I just got done reading The Maids, and it didn’t make sense to me but I liked it anyway, so I read it again and a logic that should have hit me the first time began to fall out. The play is about the nature of status, I think. Maids = low status. Therefore the play is about low status people.

A couple of morals the play draws I disagree with. I don’t believe that low status always dreams of being high status. That’s what Claire and Solange dream of: being the next higher person in the hierarchy of status in which they perceive themselves to be. Only we improv’ers know that servants can be high status in the right context, and we know that some people enjoy and take comfort in their own low status.

In this play red, the color of criminals, equals high status. White, for purity, equals low status. Odd how low status sees itself alternately as noble in its earthliness and also as scum. According to Genet it can’t make up its mind.

It’s so obvious that this was written by a man. There’s a lot of pornography going on in it. We’re supposed to alternately enjoy and be grossed out by Solange whipping Claire. It’s somewhere between Marquis de Sade and Freddy Krueger.

If I were to write a play where the characters must be clearly and deeply exposed in a very short time, and if I knew French, I would write it in that language. The French are just nuts with their emotions, and in their writing characters lose their tempers and their cool about as often as they blink their eyes. This is a great convenience for a scriptwriter. Those who write about Americans and the English (Shepard, Pinter, Rabe) need to always be aware of that pained, ever-present wall of bullshit and solitude with which we surround ourselves on the street and in unfamiliar situations. If the French want to yell, they yell. If they want to cry, they cry. Very simple. At least that’s the way everybody writes it.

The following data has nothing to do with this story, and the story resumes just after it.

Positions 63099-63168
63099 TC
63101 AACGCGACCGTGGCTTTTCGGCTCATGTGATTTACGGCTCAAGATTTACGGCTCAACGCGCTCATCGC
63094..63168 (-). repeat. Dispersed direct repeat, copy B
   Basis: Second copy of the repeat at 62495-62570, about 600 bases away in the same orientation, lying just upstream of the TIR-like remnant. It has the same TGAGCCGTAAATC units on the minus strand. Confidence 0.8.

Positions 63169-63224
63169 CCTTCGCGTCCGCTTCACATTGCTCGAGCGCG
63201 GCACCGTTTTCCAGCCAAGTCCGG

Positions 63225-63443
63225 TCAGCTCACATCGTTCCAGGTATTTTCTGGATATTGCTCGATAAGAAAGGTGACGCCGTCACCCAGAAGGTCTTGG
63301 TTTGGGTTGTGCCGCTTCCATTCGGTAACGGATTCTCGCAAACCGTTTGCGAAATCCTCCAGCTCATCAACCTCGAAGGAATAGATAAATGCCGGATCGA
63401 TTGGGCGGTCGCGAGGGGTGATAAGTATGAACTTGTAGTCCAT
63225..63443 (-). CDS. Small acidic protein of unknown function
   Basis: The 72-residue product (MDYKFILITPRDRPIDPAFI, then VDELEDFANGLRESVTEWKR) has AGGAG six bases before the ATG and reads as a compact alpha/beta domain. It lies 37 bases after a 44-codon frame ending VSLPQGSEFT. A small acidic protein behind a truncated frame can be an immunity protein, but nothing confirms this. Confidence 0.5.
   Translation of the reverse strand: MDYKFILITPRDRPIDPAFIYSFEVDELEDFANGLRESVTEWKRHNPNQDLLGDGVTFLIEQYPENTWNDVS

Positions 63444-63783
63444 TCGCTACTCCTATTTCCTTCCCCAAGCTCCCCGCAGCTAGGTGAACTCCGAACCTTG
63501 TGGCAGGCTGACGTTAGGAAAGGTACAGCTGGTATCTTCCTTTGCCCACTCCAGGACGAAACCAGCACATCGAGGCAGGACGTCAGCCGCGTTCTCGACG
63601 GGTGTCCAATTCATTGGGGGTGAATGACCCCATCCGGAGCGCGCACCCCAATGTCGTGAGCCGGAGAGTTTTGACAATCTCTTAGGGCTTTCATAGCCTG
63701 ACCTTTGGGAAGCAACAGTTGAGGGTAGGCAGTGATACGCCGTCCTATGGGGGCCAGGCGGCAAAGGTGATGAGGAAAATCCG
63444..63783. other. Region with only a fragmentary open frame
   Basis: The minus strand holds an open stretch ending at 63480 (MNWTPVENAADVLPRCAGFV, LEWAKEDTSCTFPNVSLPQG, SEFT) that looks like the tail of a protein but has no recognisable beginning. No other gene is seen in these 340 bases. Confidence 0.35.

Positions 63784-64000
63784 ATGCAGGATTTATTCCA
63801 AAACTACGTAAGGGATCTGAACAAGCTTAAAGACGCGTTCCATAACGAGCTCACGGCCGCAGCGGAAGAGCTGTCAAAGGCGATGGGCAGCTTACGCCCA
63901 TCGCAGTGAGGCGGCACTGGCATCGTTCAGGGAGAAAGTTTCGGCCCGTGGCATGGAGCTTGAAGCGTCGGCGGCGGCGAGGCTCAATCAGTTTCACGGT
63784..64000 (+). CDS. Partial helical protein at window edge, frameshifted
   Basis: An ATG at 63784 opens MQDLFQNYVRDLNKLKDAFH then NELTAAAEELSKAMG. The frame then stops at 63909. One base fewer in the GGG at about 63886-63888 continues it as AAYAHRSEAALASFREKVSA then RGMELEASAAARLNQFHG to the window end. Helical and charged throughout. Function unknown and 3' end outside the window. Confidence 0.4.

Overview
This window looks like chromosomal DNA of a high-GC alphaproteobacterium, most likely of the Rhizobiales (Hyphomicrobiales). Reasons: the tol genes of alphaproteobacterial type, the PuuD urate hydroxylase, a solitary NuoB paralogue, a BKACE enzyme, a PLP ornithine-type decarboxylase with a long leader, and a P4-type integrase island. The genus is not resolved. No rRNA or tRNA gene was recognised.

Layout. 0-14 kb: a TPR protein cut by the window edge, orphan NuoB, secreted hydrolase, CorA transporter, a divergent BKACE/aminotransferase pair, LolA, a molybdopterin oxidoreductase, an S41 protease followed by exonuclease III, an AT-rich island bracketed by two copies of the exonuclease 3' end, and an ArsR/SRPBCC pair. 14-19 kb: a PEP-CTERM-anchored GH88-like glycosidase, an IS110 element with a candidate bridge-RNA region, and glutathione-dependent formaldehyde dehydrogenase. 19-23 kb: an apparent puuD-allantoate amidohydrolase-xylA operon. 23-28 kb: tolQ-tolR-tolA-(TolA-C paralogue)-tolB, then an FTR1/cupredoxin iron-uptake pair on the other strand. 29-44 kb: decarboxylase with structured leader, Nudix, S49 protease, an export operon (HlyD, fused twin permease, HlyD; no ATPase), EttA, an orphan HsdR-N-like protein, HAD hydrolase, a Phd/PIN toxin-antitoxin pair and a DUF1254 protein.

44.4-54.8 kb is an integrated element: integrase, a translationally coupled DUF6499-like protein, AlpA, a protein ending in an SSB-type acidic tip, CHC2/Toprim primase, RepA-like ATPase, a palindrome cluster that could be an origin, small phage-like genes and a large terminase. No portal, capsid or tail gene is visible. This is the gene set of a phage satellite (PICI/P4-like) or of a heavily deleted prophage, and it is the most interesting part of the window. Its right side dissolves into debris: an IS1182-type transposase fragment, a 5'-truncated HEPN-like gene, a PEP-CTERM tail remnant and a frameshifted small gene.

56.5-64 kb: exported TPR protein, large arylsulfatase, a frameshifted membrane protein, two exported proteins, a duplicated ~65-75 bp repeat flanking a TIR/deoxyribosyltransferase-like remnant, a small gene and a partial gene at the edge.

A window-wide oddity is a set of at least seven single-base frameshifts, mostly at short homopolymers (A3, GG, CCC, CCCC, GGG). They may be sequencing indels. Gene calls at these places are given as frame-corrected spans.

Waiting for Godot! What a breathtaking, illuminating, legendarily perfect play. And it qualifies as a true piece of art: the longer you study it, the more patterns and ideas and morals and lessons and beauty falls out of it. I love it.

All the characters in the play are as important as their names are long. Supposing this, Vladimir equals Estragon, Pozzo equals Lucky, and Boy is not too damn important. Vladimir is the man of the mind, always abstracting information and presenting it in the form of rhetorical questions. Vladimir is the only one in the play with a sense of time; Estragon can remember nothing. Pozzo has lost his watch. Vladimir has bad breath. Vladimir has a perspective which the others lack.

Estragon’s feet swell up. Estragon can think in the limited reality that is the stage. Estragon cannot think. Estragon can dance. Estragon represents the concrete.

I think Pozzo is Godot, although we’ll never know for sure; Pozzo is the living status relationship. He needs a Lucky or else he can’t be cruel. Lucky is the tragedy made clear, and the other characters cannot perceive Lucky’s tragedy due to their own.

I have plotted this play in my mind. A tree and a rock. The tree is Vladimir’s. The rock is Estragon’s.